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Review: Assassin's Creed II (2) - PC, Xbox 360, PS3

by Steven Williamson on 19 November 2009, 15:14

Tags: Assassin's Creed II (2), PC, Xbox 360, PS3, Action/Adventure

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Betrayed by rival ruling families of Italy.

Version reviewed - Xbox 360

What is Assassin's Creed II?
The follow-up game to Ubisoft Montreal’s open world third person action-adventure takes place during the Italian Renaissance period and follows the story of Italian nobleman-turned-assassin, Ezio Auditore da Firenze, in a tale of family-fuelled vengeance and conspiracy.

Through the use of the Animus 2.0, a device which allows the retrieval of genetic memory, modern day bartender Desmond Miles is transported back to 15th century and the era of Leonardo De Vinci. In the guise of the Ezio, you embark on a series of dare-devil quests across the regions of Venice, Rome, Florence and Tuscany as you seek to enact revenge on the families that have executed your father and two brothers.

Core gamepaly remains largely the same as the first game, combining exploration, combat, stealth, objective-based missions and free-running, as you traverse church rooftops and explore the cities from up high, taking in views of the spectacular Italian architecture, away from the gaze of enemies. Quests generally combine path-finding skills, combat and environmental awareness as you seek to make the most of Ezio's free-running skills to scale buildings and leap across the city smoothly, swiftly and effectively carrying out errands and unravelling well-guarded secrets.

Missions range from racing a family member to the top of a church spire, to delivering letters across the city against the clock, to assassinating a set target. There are approximately 15 different mission-types in total and hundreds of side missions that are tied in with the main storyline. There’s also an element of puzzle solving as you work out pathways to reach high points in the city, or aim to reach set destinations without getting seen by guards; later on in the game there are more in-depth environmental puzzles, for example, when you need to path-find swiftly against the clock in order to discover a secret crypt.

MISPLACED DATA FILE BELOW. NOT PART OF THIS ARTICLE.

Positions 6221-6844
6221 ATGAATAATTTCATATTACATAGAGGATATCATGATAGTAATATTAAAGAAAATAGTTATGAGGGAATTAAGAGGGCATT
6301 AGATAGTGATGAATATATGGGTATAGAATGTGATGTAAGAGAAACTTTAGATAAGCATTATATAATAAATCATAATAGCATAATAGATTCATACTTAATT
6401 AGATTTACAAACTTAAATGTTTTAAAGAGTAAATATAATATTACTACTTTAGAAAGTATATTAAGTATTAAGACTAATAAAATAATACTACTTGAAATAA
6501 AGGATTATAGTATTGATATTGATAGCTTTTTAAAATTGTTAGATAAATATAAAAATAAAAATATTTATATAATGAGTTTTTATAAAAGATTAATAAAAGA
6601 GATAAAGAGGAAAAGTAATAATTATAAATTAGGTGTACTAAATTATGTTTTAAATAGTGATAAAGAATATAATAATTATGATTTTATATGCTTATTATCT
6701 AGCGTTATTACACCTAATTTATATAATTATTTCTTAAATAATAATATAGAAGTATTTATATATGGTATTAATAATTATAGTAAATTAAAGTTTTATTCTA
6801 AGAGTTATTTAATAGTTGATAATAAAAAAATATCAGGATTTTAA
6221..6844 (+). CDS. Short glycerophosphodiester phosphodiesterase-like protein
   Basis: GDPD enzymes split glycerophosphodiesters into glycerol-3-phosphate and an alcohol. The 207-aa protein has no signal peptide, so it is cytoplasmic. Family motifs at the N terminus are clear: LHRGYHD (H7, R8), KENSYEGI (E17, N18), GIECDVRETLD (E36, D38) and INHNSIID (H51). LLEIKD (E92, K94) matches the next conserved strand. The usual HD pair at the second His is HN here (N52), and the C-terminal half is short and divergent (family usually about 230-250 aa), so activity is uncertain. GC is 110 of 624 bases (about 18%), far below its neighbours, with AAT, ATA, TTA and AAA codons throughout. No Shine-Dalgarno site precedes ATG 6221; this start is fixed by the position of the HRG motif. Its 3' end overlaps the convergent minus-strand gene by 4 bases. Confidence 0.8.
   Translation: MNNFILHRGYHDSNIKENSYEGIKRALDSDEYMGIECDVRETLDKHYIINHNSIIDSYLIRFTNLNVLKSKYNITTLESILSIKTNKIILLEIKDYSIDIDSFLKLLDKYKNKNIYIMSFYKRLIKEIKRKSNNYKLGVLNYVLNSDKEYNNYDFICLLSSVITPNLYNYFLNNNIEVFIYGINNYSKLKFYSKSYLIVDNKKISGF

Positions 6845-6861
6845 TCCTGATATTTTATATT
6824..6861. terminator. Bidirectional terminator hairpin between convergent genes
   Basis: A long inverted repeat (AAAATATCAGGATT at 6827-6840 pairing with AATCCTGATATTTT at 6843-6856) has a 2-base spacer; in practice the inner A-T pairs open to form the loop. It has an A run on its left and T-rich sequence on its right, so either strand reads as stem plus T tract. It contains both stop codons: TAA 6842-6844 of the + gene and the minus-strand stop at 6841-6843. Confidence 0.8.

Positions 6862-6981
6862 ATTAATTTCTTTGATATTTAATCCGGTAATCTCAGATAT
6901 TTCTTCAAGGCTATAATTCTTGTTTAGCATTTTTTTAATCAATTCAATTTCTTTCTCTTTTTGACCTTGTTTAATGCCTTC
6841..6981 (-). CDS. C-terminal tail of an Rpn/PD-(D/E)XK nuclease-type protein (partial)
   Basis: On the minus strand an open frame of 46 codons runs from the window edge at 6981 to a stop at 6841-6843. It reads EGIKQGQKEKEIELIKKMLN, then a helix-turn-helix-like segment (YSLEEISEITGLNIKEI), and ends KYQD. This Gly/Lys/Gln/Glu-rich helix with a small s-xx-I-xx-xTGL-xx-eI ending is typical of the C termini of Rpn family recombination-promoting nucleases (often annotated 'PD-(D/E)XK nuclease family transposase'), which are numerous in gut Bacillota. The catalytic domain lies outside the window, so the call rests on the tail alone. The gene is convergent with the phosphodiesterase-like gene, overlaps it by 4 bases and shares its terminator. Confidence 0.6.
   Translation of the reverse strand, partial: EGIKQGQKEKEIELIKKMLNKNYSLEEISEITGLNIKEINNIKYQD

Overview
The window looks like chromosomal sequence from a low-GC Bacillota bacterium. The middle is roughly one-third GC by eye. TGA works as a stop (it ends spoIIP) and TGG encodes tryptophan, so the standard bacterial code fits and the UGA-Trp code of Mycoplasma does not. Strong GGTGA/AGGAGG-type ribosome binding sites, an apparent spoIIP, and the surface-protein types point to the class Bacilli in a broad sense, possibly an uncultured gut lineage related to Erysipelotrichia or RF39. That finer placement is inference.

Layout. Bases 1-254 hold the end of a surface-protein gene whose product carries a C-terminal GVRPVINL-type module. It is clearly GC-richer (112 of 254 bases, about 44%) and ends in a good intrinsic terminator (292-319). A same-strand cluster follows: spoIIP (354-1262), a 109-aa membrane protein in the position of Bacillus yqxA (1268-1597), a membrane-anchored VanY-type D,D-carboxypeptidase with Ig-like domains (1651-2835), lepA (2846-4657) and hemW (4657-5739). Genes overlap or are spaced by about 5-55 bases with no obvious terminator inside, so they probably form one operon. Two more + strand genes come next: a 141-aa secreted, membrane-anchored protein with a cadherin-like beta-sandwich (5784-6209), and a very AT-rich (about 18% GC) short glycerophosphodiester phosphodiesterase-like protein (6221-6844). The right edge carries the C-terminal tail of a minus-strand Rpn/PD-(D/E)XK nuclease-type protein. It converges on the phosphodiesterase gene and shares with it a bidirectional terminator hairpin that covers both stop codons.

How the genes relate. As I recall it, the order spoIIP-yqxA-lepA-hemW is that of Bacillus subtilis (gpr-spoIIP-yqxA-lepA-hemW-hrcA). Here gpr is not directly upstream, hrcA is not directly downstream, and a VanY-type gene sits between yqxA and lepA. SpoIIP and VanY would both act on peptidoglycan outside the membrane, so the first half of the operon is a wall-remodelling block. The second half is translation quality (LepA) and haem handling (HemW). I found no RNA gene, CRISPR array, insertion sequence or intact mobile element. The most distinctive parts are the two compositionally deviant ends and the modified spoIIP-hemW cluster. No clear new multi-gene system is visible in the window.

Ezio controls almost identically to Altair in the last game, as he uses his range of acrobatic skills to traverse the city, but combat has been enhanced introducing more variety to his moves, including the ability to grab hold of an opponent and throw him, head-butt him or knee him. A variety of new weapons is also available, including the likes of an axe or a hammer.

Money also now plays a significant part in the game. You can now visit doctors, tailors and blacksmiths to acquire upgrades, paid for with money earned through carrying out quests, looting dead bodies or finding one of the treasure chests scattered around the city. You can even own property and earn money through rent, invest in renovations - bringing the city back to its former glory - or redecorate your home space, the Villa Auditore, with famous renaissance paintings and collected objects.

Though Assassin's Creed 2 doesn't have a multiplayer mode, replay value can be had through the search for collectibles, including feathers, or blueprints that you can give to Leonardo Da Vinci who'll then make something for you. You can also search for wanted posters, which when found and taken down reduce your notoriety in the city, thus giving you a better chance of moving around without alerting guards. As as assassin it pays to be discreet, so utilsing cover by hiding in a group of courtesans, or jumping into a cart of hay, or even throwing some money into a crowd to distract guards, are all part and parcel of the Assassin's Creed II experience.

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Gameplay Impressions overleaf...